8. Assessing Product Reliability
8.3. Reliability Data Collection
8.3.1. How do you plan a reliability assessment test?

## Lognormal or Weibull tests

Planning reliability tests for distributions other than the exponential is difficult and involves a lot of guesswork Planning a reliability test is not simple and straightforward when the assumed model is lognormal or Weibull. Since these models have two parameters, no estimates are possible without at least two test failures, and good estimates require considerably more than that. Because of censoring, without a good guess ahead of time at what the unknown parameters are, any test plan may fail.

However, it is often possible to make a good guess ahead of time about at least one of the unknown parameters - typically the "shape" parameter ( $$\sigma$$ for the lognormal or $$\gamma$$ for the Weibull). With one parameter assumed known, test plans can be derived that assure the reliability or failure rate of the product tested will be acceptable.

Lognormal Case (shape parameter known): The lognormal model is used for many microelectronic wear-out failure mechanisms, such as electromigration. As a production monitor, samples of microelectronic chips taken randomly from production lots might be tested at levels of voltage and temperature that are high enough to significantly accelerate the occurrence of electromigration failures. Acceleration factors are known from previous testing and range from several hundred to several thousand.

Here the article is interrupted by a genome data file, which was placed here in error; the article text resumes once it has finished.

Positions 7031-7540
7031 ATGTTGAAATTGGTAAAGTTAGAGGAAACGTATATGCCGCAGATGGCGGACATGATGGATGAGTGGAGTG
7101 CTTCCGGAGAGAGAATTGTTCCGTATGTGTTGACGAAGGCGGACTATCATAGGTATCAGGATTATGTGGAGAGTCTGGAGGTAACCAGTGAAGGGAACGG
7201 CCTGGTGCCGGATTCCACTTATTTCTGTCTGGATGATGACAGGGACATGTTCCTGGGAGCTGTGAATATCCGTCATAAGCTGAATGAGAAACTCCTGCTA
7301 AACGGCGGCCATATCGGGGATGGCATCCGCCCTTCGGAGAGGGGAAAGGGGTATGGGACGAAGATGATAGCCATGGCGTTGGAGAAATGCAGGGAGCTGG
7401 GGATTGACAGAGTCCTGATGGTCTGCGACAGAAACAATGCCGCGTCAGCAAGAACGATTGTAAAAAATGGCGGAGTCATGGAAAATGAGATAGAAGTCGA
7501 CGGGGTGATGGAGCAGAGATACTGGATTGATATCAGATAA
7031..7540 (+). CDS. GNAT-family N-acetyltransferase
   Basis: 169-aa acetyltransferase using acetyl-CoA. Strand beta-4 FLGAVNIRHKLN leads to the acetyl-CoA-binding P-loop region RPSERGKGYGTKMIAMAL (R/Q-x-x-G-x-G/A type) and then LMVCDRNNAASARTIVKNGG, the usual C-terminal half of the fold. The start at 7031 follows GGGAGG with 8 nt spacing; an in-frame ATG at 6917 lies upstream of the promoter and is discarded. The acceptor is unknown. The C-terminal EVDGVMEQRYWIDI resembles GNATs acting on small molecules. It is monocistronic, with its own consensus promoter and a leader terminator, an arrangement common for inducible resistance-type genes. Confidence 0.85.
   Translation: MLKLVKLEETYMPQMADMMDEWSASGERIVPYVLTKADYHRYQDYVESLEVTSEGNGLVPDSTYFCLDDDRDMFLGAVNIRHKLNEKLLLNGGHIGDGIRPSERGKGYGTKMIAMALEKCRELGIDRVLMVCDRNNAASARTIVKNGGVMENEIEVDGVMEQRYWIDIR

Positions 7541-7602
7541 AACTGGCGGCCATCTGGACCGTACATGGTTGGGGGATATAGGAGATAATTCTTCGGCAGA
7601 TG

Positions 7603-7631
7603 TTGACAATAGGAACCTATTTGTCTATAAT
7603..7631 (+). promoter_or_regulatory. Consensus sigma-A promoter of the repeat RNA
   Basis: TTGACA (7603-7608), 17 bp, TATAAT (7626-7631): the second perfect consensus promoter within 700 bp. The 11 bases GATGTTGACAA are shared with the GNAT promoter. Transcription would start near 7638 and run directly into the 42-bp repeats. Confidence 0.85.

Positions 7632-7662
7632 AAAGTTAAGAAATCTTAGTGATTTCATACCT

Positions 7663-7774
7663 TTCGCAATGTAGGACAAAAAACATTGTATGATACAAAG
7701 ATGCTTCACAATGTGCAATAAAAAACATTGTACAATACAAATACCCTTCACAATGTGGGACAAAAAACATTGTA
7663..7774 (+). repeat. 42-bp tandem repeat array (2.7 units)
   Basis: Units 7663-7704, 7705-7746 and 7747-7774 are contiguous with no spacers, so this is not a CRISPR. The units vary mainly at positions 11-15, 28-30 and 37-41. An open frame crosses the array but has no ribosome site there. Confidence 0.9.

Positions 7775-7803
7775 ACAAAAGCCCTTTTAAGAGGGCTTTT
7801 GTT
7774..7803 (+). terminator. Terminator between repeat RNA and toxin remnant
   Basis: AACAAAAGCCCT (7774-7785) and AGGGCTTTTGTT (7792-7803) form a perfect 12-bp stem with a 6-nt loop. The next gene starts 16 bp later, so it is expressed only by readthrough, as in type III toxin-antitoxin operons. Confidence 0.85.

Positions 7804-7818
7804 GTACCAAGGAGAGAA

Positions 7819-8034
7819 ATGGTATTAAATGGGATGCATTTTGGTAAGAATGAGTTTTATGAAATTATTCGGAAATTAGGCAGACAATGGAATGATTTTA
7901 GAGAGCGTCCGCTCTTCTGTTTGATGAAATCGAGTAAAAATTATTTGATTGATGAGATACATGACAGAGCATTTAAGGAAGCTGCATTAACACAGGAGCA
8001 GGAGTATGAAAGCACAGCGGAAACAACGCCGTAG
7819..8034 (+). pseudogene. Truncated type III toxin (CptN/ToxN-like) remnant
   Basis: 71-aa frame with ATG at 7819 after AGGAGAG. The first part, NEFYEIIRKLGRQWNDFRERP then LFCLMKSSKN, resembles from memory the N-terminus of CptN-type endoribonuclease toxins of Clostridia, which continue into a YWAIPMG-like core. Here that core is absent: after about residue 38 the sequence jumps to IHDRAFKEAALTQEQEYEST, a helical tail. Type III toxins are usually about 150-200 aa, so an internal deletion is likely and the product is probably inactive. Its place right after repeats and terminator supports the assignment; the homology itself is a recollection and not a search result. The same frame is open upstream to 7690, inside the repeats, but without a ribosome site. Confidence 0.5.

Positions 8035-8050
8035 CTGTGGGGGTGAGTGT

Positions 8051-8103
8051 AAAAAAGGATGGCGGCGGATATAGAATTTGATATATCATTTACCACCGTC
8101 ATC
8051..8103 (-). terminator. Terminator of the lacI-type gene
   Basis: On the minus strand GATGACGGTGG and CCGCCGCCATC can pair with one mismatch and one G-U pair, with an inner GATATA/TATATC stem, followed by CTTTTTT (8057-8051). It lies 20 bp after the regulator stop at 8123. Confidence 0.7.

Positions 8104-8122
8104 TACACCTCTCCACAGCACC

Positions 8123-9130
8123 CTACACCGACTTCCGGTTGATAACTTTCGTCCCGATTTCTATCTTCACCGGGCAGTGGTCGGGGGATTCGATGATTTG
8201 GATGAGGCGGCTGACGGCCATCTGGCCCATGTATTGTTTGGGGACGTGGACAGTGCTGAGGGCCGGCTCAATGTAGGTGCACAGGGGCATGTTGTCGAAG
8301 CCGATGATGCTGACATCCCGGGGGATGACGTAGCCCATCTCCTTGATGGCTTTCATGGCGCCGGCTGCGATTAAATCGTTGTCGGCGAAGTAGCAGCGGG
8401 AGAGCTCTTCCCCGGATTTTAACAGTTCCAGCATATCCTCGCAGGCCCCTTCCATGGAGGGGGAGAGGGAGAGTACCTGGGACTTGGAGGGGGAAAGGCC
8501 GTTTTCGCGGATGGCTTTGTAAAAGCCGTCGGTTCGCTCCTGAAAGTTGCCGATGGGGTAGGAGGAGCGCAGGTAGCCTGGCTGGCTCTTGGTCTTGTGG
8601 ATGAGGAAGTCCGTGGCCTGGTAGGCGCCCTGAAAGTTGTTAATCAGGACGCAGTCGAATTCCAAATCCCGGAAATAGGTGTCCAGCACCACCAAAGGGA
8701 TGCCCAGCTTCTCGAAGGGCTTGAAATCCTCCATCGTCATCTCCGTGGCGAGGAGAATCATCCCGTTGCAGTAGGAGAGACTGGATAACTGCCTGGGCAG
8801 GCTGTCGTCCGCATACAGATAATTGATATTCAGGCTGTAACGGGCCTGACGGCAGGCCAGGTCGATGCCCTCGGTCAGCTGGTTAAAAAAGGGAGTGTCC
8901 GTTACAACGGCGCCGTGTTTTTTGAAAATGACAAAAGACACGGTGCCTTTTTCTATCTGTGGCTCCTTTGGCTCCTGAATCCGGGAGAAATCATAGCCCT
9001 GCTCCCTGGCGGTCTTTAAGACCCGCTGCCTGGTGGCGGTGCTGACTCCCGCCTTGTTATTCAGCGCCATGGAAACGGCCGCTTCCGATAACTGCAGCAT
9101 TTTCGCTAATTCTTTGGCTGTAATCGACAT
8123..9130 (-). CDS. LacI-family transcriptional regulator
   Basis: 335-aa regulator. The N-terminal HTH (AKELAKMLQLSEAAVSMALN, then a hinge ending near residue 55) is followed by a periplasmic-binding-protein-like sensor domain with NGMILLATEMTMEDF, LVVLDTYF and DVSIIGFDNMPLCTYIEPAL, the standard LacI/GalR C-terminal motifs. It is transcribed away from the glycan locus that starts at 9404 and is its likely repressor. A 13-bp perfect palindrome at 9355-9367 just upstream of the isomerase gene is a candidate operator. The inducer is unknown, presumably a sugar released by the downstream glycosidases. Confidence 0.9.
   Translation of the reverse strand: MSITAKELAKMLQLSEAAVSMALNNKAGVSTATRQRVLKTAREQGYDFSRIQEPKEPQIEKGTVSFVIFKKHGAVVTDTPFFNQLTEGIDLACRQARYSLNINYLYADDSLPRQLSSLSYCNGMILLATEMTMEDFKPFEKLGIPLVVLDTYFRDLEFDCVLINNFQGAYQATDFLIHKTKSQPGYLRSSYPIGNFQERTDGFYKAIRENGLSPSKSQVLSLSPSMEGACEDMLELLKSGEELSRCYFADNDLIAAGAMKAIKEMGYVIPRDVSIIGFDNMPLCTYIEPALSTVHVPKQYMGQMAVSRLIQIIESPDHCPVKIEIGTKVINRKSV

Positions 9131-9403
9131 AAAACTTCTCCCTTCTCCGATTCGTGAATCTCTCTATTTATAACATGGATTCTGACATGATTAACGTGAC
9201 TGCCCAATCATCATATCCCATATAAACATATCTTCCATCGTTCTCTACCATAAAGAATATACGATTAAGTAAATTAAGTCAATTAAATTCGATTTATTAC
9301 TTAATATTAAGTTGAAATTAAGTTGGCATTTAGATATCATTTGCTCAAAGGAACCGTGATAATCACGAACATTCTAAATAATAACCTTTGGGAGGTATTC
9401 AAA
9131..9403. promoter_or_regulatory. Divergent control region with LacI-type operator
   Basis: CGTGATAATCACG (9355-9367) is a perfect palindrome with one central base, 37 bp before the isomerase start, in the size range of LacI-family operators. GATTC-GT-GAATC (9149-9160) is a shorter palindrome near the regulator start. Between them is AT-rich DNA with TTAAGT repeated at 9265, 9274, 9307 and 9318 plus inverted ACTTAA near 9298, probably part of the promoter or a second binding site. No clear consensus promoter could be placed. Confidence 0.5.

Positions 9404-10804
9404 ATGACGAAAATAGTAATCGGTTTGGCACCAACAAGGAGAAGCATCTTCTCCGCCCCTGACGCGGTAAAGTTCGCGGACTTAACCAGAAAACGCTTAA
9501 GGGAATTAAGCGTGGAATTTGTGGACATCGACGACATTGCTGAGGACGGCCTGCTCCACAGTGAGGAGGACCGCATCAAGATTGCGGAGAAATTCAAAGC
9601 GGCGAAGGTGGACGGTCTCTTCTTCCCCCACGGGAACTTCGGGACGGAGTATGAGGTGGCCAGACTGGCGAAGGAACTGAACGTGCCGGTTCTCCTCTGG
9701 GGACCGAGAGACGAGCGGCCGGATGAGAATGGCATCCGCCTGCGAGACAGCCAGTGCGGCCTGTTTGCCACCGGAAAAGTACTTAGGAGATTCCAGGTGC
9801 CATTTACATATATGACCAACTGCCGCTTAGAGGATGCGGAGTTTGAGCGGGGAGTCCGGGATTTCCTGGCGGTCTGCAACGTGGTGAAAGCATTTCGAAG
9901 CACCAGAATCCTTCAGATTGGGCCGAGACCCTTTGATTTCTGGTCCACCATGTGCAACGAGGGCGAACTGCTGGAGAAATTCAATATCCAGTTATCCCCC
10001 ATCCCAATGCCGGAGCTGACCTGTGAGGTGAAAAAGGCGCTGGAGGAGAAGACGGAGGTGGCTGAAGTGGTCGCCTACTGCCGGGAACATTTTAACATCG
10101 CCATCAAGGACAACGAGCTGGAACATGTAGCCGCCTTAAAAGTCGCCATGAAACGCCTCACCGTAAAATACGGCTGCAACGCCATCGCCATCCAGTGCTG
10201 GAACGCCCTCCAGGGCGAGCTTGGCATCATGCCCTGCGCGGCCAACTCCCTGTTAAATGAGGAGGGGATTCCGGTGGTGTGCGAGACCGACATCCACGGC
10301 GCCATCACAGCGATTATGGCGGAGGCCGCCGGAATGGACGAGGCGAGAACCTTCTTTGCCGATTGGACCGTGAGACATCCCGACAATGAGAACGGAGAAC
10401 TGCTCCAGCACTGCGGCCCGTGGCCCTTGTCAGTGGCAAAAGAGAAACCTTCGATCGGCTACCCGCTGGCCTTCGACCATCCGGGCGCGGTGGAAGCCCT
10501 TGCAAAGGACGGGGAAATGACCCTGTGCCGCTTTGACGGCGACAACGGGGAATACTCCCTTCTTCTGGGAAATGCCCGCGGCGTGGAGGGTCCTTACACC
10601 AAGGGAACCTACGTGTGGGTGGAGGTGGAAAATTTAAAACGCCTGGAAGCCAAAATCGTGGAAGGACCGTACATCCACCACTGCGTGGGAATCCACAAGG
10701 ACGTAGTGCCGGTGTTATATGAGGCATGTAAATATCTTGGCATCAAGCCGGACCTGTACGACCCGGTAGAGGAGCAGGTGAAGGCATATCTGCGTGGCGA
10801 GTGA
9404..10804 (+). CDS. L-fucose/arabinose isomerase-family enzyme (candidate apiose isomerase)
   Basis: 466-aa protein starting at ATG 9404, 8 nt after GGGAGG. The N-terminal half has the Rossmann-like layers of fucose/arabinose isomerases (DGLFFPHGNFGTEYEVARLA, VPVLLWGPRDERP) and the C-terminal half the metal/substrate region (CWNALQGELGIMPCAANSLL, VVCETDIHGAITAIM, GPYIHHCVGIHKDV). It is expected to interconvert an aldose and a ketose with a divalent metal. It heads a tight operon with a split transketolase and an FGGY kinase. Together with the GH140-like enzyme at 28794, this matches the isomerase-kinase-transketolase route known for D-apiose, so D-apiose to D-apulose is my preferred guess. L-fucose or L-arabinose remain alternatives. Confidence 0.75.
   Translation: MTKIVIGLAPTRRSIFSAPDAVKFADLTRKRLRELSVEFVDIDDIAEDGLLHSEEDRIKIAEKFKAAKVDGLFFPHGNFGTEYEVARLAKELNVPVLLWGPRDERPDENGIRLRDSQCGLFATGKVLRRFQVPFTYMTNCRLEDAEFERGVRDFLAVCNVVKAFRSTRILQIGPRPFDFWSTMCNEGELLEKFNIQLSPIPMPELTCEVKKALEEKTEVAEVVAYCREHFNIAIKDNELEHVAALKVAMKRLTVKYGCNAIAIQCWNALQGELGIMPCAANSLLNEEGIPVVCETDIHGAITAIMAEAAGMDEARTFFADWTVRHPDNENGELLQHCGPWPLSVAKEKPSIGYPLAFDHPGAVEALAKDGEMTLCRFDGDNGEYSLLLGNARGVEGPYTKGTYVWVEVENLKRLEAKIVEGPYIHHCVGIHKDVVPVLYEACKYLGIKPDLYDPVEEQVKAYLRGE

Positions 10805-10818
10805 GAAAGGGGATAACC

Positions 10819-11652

Lognormal test plans, assuming sigma and the acceleration factor are known The goal is to construct a test plan (put $$n$$ units on stress test for $$T$$ hours and accept the lot if no more than $$r$$ failures occur). The following assumptions are made:
• The life distribution model is lognormal
• Sigma = $$\sigma_0$$ is known from past testing and does not vary appreciably from lot to lot
• Lot reliability varies because $$T_{50}$$ values (the lognormal median or 50th percentile) differ from lot to lot
• The acceleration factor from high stress to use stress is a known quantity "$$A$$"
• A stress time of $$T$$ hours is practical as a line monitor
• A nominal use $$T_{50}$$ of $$T_u$$ (combined with $$\sigma_0$$) produces an acceptable use CDF (or use reliability function). This is equivalent to specifying an acceptable use CDF at, say, 100,000 hours to be a given value $$p_0$$ and calculating $$T_u$$ via:
• $$T_u = 100,000 \,\, \mbox{exp }\left[-\sigma \, \Phi^{-1}(p_0)\right]$$ where $$\Phi^{-1}$$ is the inverse of the standard normal distribution
• An unacceptable use CDF of $$p_1$$ leads to a "bad" use $$T_{50}$$ of $$T_b$$, using the same equation as above with $$p_0$$ replaced by $$p_1$$
The acceleration factor $$A$$ is used to calculate a "good" or acceptable proportion of failures $$p_a$$ at stress and a "bad" or unacceptable proportion of fails $$p_b$$: $$p_a = \Phi \left( \frac{\mbox{ln } (AT / T_u)}{\sigma_0} \right) , \,\,\,\,\, p_b = \Phi \left( \frac{\mbox{ln } (AT / T_b)}{\sigma_0} \right) \, ,$$ where $$\Phi$$ is the standard normal CDF. This reduces the reliability problem to a well-known Lot Acceptance Sampling Plan (LASP) problem, which was covered in Chapter 6.